Resetting the reinsurance market back to its core business

Claude du Plessis. Picture: Supplied.

Claude du Plessis. Picture: Supplied.

Published Jun 28, 2023


Claude du Plessis

Capital optimisation for the insurance sector has never been more important than now as industry players seek to hedge themselves against risks imposed by the prevailing local and global macroeconomic headwinds.

Unlike the risk associated with debt or equity financing, South African life insurers optimise the use of reinsurers to support their operations, and this way, reinsurers fulfil a critical support role in the healthy functioning of the life insurance sector.

Defined reinsurance as “insurance for insurance companies” by the Insurance Information Institute, reinsurance is simply a model of transferring some of the financial risks that insurance companies assume in insuring, for example, deaths, disabilities and critical illnesses, among others to another insurance company - the reinsurer.

Typical of all binding agreements, this becomes “a contract” between a reinsurer and an insurer. Under this arrangement, the insurance company, known as “the cedant”, essentially hands over part or all of its risk to the reinsurance company.

The latter then assumes all or part of one or more insurance policies issued by the cedant, who pays a reinsurance premium in return.

Often life insurers will source conventional reinsurance of various kinds, primarily to reduce their risk, thereby decreasing the volatility of earnings and improving solvency levels.

Proportional reinsurance can be on a quota share basis, where a fixed portion of the risk is reinsured, or on a surplus basis, where the excess of the sum assured over a fixed rand level is reinsured, or a combination thereof. Other options involved when structuring reinsurance are using the insurer’s premiums and sharing them, which is called “Original Terms Reinsurance”.

The other option is for the reinsurer to provide risk premium rates to the insurer, known as “Risk Premium Reinsurance”.

Non-proportional reinsurance only pays out in extreme events, such as an accumulation of claims from a single incident, a catastrophe, or a mass lapse by policyholders who give up their policies.

Financial Reinsurance (Fin Re), or Alternative Risk Transfer reinsurance (ART), is another form of reinsurance with various uses.

Uses of Fin Re include the release of embedded profits in a book of policies, freeing up capital requirements for a book of policies, or providing upfront financing to cover acquisition costs of the insurer (such as commission paid to brokers/agents, marketing, system/call centre set up costs, and so on).

When looking at an insurer’s balance sheet following an in-force embedded profit release Fin Re treaty, the insurer’s future value of profits and cost of capital would both drop, but their net asset value would increase. That frees up cash to fund projects or dividends to shareholders.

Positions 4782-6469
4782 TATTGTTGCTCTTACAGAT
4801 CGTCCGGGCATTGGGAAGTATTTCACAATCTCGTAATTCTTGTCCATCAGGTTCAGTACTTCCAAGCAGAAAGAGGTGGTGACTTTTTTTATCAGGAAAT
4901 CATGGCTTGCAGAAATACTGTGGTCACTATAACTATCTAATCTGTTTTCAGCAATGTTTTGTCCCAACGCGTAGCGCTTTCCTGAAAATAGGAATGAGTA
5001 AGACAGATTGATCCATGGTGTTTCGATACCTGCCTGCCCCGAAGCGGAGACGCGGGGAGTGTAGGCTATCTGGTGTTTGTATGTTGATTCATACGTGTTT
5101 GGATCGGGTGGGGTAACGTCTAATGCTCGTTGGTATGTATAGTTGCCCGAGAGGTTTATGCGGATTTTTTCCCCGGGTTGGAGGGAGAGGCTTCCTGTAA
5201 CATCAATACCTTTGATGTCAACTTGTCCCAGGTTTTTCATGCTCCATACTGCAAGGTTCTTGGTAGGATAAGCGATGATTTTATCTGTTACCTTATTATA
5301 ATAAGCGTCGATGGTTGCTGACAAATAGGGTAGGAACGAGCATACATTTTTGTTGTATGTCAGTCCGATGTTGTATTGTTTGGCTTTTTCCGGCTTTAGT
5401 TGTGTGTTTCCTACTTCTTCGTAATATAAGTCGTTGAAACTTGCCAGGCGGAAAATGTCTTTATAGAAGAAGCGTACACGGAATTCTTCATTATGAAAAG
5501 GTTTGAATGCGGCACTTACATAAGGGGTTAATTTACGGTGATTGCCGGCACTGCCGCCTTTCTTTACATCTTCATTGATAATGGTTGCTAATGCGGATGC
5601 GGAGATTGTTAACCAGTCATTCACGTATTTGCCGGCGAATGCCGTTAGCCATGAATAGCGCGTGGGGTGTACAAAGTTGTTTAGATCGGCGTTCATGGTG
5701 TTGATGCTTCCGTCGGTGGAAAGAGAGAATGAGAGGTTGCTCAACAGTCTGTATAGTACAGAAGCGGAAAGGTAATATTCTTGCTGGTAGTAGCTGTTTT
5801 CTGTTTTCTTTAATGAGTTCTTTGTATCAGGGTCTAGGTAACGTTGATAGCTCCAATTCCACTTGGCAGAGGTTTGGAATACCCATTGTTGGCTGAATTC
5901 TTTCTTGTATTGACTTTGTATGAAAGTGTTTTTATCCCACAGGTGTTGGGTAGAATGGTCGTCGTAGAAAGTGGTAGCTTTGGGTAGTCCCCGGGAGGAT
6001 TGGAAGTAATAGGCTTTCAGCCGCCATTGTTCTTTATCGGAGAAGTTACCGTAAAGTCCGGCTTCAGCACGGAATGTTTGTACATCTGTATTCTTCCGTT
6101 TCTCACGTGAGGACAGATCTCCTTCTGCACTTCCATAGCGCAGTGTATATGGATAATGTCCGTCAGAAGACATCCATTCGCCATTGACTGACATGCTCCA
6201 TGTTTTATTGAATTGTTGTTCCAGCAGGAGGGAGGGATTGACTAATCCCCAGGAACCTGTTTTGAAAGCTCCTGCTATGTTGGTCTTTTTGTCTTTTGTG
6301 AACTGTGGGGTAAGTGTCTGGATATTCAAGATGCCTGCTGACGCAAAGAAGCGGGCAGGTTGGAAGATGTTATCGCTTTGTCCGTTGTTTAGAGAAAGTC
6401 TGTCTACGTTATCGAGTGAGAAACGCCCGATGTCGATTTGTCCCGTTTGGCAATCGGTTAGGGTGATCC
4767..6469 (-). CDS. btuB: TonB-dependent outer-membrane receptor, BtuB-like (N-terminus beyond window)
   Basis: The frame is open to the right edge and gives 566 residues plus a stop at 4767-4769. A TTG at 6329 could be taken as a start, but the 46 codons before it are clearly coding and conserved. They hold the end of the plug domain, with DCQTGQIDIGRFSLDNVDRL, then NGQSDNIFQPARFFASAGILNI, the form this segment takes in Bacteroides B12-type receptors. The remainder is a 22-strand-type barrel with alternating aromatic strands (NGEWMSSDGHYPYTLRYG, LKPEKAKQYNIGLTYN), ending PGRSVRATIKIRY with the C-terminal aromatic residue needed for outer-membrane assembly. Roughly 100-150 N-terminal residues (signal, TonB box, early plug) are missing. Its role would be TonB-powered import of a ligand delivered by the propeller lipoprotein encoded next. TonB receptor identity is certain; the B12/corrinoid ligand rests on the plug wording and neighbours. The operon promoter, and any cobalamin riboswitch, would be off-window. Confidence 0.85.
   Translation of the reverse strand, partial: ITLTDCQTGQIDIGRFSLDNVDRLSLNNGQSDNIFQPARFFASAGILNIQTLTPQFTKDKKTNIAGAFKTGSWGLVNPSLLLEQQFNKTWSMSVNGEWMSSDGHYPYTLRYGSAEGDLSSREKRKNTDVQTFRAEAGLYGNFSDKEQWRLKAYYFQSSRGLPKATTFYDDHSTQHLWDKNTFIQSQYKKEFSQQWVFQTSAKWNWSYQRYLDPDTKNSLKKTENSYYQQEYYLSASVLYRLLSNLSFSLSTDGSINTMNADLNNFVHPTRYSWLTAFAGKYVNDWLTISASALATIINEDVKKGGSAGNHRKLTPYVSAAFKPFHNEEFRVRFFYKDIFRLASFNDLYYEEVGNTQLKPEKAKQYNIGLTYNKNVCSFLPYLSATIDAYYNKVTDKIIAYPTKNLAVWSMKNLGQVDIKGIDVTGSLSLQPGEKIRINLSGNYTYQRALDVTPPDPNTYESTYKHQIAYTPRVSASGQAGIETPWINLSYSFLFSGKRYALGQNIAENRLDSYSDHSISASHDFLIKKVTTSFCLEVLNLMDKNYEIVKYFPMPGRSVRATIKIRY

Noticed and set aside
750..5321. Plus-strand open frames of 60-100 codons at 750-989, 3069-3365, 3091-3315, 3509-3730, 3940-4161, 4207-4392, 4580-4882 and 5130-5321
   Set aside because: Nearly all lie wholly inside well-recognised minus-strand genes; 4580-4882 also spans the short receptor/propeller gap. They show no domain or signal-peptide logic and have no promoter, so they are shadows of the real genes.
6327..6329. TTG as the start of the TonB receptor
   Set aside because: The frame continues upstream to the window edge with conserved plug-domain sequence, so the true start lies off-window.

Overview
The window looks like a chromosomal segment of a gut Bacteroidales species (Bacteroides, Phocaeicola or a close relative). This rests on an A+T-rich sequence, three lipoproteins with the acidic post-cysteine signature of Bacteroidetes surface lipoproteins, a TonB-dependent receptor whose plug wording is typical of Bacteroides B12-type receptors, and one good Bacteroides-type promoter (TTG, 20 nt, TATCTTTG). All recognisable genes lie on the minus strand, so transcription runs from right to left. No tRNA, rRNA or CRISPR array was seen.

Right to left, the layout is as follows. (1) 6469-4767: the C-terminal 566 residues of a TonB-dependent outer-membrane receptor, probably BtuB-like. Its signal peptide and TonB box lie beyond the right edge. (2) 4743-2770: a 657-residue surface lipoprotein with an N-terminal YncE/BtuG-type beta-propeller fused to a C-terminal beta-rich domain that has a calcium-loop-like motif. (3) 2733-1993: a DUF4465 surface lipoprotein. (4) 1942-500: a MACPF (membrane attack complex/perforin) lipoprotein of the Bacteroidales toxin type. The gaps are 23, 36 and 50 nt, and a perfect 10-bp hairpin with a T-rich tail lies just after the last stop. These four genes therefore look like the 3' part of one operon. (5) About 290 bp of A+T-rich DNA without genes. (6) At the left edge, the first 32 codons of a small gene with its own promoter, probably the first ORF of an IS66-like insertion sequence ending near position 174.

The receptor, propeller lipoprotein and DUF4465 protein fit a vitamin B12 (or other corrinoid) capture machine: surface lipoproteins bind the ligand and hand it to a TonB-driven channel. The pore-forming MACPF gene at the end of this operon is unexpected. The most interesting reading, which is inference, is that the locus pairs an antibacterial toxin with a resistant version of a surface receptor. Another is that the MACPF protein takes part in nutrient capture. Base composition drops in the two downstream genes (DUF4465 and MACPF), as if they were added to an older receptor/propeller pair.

ART can see a set of fixed pension (annuity) payments being swapped for a set of payments that depend on the survivorship of the pensioners. This is called a longevity swap. Or, a level book of pensions being swapped for one that increases with inflation. These sorts of reinsurance arrangements remove risk from the insurer.

By sourcing reinsurance, the insurer can get support across multiple areas from the reinsurer. These areas include Life insurance product development, pricing of products, underwriting (the processes to accept a Life onto the books and/or the processes to assess claims on the Life insurance policies), and experience studies (such as the disability experience across the Life insurance market).

Reinsurers may retrocede, that is, pass on some of the risks, to their parent company offshore or to other reinsurers in the same group. Some risks are also unusual or large and can be retroceded to Lloyds syndicates in London.

Insurers can benefit from premium rebates, also called reinsurance commission, which is designed to cover the higher level of costs at the insurer compared to the reinsurer when assessed on an expense-to-premium ratio basis.

Reinsurers may also offer a profit share (reinsurance profit commission) whereby profits on the reinsurance placed with them are partially shared with the insurer.

South African reinsurers report financial results on various bases. Local requirements are IFRS 4 and Solvency and Assessment Management (SAM) bases. A significant number report on Market Consistent Embedded Values basis (as prescribed by CFO Forum in Europe).

The liabilities in the balance sheet often show significant levels of Incurred But Not Reported (IBNR) claims reserves due to delays from end policyholder claim event to insurer notification and delay to reinsurer notification. There is a need for estimates (pipeline estimates) of income and outgo as reinsurance accounts prepared by insurers take time to prepare after a period end or are bi-annual or annual reinsurance accounts requiring intra-period estimates.

Reinsurers value their books using valuation systems (examples being MoSes and AXIS), Excel spreadsheets, databases/in-house systems.

Enter the IFRS 17, a new accounting standard for insurance contracts that applies to the financial year ends starting from 1 January 2023 or later. Many reinsurers have spent significant resources preparing to transition from IFRS 4 to IFRS 17. Most are in the testing or post-implementation phases.

*Claude du Plessis is an actuary at The Shard with over 19 years of experience in the Life insurance sector, covering financial reporting, capital modelling and pricing, including extensive reinsurance experience.

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